Most world leaders responded to the election of George W. Bush with diplomatically crafted congratulations. But beneath the polite veneer, a number of governments signaled their continuing disagreement with the administration’s approach to international affairs and especially to the war and occupation in Iraq.
The world’s people also spoke. The results of a mock election, held before Nov. 2 among eligible voters in several countries, showed Bush losing substantially in Australia, Canada, Japan, Mexico, Spain, South Korea, the United Kingdom and France, and coming out ahead only in Russia and Israel.
Russian President Vladimir Putin called Bush a “predictable partner,” and Italian Prime Minister Silvio Berlusconi said that the United States under Bush would continue as “the defender and promoter of freedom and democracy” around the world.
But German Chancellor Gerhard Schroeder tempered his pledge of continuing “good and close cooperation” with reminders that his government supports “a pullout [by Israel from Palestine] if it is linked to the roadmap,” and urged pressure to that effect from Europe, Russia and the U.S. A German Foreign Ministry spokesperson said, “We have made our position clear throughout the campaign, and it is unchanged: Germany will not be sending troops to Iraq.”
The Lagos, Nigeria, newspaper This Day prefaced its post-election commentary with the following statement: “No grief could have been more genuine. No pain more felt. No sense of loss more benumbing than the one the world experienced when Team World finally got clobbered by Team USA on Tuesday. The U.S. presidential election was not just an American affair.”
This Day’s commentator Adeyeye Joseph observed, “While the 58 million Americans who voted for Bush rejoiced, the world mourned with the 55 million that voted for Kerry.” He went on to observe that Nigeria’s position as the fifth largest oil supplier to the U.S. lay at the root of the complex relationship between the governments in Lagos and Washington.
Kenyan Vice President Moody Awori said, “I think we are going to see more dictatorship on an international scale. We are going to see more extremism come out of there. We are going to see even more isolationism where America will not bother about the United Nations.”
The Cuban newspaper Granma observed laconically, “The Republican electoral campaign was aimed at convincing U.S. citizens that it is Bush who will safeguard them in the context of his proclaimed war on terrorism.” “That could bring with it the bellicose policy that prompted him to unleash two overseas wars during his first mandate.”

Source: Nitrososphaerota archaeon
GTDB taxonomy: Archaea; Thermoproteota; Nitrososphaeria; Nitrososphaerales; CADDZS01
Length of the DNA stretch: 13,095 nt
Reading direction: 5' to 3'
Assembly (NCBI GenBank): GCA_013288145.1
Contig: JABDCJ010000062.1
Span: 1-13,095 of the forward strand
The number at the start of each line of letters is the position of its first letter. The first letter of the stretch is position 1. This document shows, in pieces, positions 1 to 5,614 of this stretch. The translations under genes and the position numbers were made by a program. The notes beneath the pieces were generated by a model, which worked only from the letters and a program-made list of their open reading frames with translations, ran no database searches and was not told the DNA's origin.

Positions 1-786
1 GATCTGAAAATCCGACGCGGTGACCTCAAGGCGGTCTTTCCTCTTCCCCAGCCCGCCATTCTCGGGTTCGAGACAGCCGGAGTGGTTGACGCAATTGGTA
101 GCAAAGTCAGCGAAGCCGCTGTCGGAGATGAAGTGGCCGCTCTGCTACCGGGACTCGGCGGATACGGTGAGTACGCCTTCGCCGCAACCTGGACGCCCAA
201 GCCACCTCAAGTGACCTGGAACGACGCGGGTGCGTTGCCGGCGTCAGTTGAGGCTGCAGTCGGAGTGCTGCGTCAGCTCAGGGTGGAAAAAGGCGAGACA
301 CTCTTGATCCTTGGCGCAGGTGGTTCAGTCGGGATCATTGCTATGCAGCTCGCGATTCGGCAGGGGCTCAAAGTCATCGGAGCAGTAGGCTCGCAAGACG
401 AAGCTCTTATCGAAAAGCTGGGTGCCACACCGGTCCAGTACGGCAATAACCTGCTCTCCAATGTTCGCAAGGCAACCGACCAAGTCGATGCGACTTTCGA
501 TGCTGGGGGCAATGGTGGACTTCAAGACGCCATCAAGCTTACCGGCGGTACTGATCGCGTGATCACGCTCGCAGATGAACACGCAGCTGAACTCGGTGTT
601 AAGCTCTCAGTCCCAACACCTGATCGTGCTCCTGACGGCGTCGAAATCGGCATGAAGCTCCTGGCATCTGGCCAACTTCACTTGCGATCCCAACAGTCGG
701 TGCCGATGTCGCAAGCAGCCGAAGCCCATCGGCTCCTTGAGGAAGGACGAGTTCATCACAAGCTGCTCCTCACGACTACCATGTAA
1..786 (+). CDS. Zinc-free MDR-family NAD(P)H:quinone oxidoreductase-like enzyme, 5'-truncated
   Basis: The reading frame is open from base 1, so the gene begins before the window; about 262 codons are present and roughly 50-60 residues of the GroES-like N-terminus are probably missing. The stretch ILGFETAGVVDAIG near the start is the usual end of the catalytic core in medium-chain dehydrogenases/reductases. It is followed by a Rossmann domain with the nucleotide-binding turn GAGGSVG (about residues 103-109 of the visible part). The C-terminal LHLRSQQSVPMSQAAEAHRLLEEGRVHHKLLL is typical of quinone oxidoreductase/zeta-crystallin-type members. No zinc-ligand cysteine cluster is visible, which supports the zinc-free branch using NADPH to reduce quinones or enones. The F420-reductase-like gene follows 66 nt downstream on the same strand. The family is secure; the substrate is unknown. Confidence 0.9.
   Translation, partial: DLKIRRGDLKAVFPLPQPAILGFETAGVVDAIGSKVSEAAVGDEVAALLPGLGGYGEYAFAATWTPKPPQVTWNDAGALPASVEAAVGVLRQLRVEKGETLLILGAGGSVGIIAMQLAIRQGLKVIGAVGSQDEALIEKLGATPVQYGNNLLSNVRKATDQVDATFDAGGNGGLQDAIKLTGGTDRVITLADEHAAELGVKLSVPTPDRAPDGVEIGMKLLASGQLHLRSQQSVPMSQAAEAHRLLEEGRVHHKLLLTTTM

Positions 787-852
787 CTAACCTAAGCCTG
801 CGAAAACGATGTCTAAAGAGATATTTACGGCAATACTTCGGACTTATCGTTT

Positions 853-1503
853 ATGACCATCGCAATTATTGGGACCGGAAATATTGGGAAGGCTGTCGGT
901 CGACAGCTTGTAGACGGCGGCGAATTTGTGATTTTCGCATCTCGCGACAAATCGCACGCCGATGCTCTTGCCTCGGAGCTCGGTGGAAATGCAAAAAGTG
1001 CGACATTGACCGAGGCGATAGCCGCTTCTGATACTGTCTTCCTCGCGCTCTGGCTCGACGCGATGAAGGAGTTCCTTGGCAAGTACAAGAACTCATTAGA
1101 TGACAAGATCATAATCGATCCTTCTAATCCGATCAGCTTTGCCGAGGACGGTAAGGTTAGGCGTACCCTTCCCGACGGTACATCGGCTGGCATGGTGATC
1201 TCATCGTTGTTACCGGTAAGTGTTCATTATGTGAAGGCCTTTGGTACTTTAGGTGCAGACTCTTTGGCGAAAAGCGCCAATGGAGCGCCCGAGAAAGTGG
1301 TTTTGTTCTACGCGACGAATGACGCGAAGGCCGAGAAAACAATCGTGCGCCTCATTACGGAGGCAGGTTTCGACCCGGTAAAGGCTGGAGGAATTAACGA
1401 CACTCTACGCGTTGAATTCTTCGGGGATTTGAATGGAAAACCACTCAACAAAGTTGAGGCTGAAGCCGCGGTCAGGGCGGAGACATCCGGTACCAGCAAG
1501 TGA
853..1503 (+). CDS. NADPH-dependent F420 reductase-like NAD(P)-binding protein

In Canada, Liberal Party MP Carolyn Parrish’s day-after-election characterization of Bush as “warlike” brought a sharp disclaimer from Liberal Prime Minister Paul Martin, who called her comments “unacceptable” and said she spoke neither for the Liberals nor for the government.
The Communist Party of India (Marxist) projected “a continuation of the aggressive and unilateralist approach to international relations,” and added, “In the present situation, all efforts must be made to check the harmful course adopted by the Bush administration.” The CPI(M) admonished Prime Minister Manmohan Singh for congratulating Bush too warmly, pointing out that “there is a widespread consensus in India that we should not subscribe to Bush’s self-serving war on terrorism.”
Jose Reinaldo Carvalho, vice president and international relations secretary of the Communist Party of Brazil, observed that the U.S. election result “goes against humanity’s perspectives and the hopes of millions of men and women who long for justice and peace, both impossible in a scenario characterized by the prevalence of an aggressive policy of a superpower that views ruling the planet as its raison d’etre.”
Li Xuejiang, in a Nov. 5 commentary in China’s official People’s Daily, said, “Countries the world over place their respective expectations on Bush’s new term in office. Whether these expectations can be met depends on whether President Bush continues to go down the road of unilateralism, or to mend his ways and come back to the road of multilateralism at an early date.”
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